A Ruthless Need by Catherine Cookson
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Synopsis

Even in the heat of battle, Geoff Fulton, a professional soldier, would always carry with him the memory of the night he was on leave, when his timely intervention rescued fourteen-year-old Lizzie from the oldest of perils for a young girl, and thereby began to change her life. Lizzie came from a desperately poor home, ruled by a vicious stepmother only too ready to profit from setting the girl along the same sordid road as her elder sister had been made to take.

The year was 1937 and the place a rural enclave of County Durham, where Geoff had been born and raised in the old farmhouse that remained the home of his parents, even though most of its land had been sold off to neighbouring Low Tarn Hall. There his father still worked as estate manager for the demanding Ernest Bradford-Brown, self-made owner of the Hall and many other properties. Anxious about his increasingly handicapped mother and seeing in Lizzie a girl of spirit, Geoff concluded that she might, with care and training, solve his problem and benefit herself. So, after a quick visit to confront the protesting Mrs Gillespie, he was soon back home with his willing protégée.

Then, in 1943, when Geoff returned wounded from the desert war, it was to find a Lizzie he hardly recognized – she was mature and highly attractive. For her part, she soon came to realise that he too had changed. Embittered by his experiences at war and rejected by Ernest Bradford-Brown’s daughter Janis after a lengthy relationship long opposed by her irascible father, he now appeared to Lizzie to have a ruthless streak that was at considerable odds with the caring man who had, all those years ago, rescued her from poverty and deprivation.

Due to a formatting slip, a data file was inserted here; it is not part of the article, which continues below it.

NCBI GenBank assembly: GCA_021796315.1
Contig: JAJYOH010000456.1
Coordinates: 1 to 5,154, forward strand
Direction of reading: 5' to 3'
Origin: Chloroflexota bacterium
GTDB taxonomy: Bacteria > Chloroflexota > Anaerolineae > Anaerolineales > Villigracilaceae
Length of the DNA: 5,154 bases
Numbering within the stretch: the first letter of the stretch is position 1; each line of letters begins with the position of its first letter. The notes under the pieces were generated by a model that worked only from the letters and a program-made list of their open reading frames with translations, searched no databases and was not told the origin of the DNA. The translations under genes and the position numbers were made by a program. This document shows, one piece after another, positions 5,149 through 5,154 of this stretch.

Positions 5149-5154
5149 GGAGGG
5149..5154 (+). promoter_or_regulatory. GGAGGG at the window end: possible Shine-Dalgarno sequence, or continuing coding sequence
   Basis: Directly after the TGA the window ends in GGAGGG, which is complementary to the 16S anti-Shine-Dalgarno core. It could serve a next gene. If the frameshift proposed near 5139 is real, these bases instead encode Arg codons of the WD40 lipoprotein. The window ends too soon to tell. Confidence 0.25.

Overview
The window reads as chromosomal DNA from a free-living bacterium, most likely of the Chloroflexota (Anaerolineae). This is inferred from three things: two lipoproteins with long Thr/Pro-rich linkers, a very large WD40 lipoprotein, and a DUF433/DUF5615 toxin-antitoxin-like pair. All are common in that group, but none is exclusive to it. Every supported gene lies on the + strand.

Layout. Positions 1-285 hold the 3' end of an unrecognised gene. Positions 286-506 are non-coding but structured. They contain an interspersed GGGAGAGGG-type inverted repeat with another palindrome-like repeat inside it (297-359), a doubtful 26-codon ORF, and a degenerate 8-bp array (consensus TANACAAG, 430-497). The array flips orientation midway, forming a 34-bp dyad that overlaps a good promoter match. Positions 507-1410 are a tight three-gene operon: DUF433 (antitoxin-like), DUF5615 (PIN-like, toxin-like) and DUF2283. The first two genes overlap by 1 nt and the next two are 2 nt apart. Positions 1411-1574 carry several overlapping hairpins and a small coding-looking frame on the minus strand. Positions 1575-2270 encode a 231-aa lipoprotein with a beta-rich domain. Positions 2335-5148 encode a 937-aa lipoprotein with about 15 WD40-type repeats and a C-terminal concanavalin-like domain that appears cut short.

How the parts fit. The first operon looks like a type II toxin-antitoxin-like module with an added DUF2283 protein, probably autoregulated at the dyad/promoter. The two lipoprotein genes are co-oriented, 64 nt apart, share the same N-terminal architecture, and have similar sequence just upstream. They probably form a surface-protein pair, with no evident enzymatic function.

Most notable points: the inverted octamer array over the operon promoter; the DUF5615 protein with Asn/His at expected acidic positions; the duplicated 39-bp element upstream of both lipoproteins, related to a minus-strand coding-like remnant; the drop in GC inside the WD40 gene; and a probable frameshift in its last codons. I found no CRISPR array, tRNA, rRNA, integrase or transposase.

Catherine Cookson’s powerful novel is the story of a girl who took the chance of a new life and seized the opportunities to make something of herself.
 

About Catherine Cookson

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Catherine Cookson, 1906 - 1998 British writer Catherine Cookson was born in Tyne Dock, Co. Durham. She was born illegitimate and into poverty with a mother who was, at times, an alcoholic and violent. From the age of thirteen, Catherine suffered from hereditary hemorrhage telangiectasia. She also believed, for many years, that she was abandoned as a baby and that her mother was actually her older sister. Catherine wrote her first short story, "The Wild Irish Girl," at the age of eleven and sent it to the South Shields Gazette, which sent it back in three days. She left school at the age of thirteen to work as a maid for the rich and powerful. It was then that she saw the great class barrier inside their society. From working in a laundry, she saved enough money to open an apartment hotel in Hastings. Schoolmaster, Tom Cookson, was one of her tenants and became her husband in 1940. She suffered several miscarriages and became depressed so she began writing to help her recovery. Catherine has written over ninety novels and, under the pseudonym of Catherine Marchant, she wrote three different series of books, which included the Bill Bailey, the Mary Ann, and the Mallen series. Her first book, "Kate Hannigan" (1950), tells the partly autobiographical story of a working-class girl becoming pregnant by an upper-middle class man. The baby is raised by Kate's parents and the child believes them to be her real parents and that Kate is her sister. Many of her novels are set in 19th century England and tell of poverty in such settings as mines, shipyards and farms. Her characters usually cross the class barrier by means of education. Catherine received the Freedom of the Borough of South Shields and the Royal Society of Literature's award for the Best Regional Novel of the year. The Variety Club of Great Britain named her Writer of the Year and she was voted Personality of the North-East. She received an honorary degree from the University of Newcastle and was made Dame in 1933. Just shortly before her ninety-second birthday, on June 11, 1998, Catherine died in her home near Newcastle-upon-Tyne. "Kate Hannigan's Girl" (1999), was published posthumously and continues the story of her first novel.
 
Published March 24, 2011 by Peach Publishing. 320 pages
Genres: History, Romance, Literature & Fiction. Fiction

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Geoff, whose father manages a country estate belonging to the Bradford-Brown family in County Durham, arranges for Lizzie to work in the Fulton household, where his mother takes her into the family, teaching her skills and helping her to get an education.

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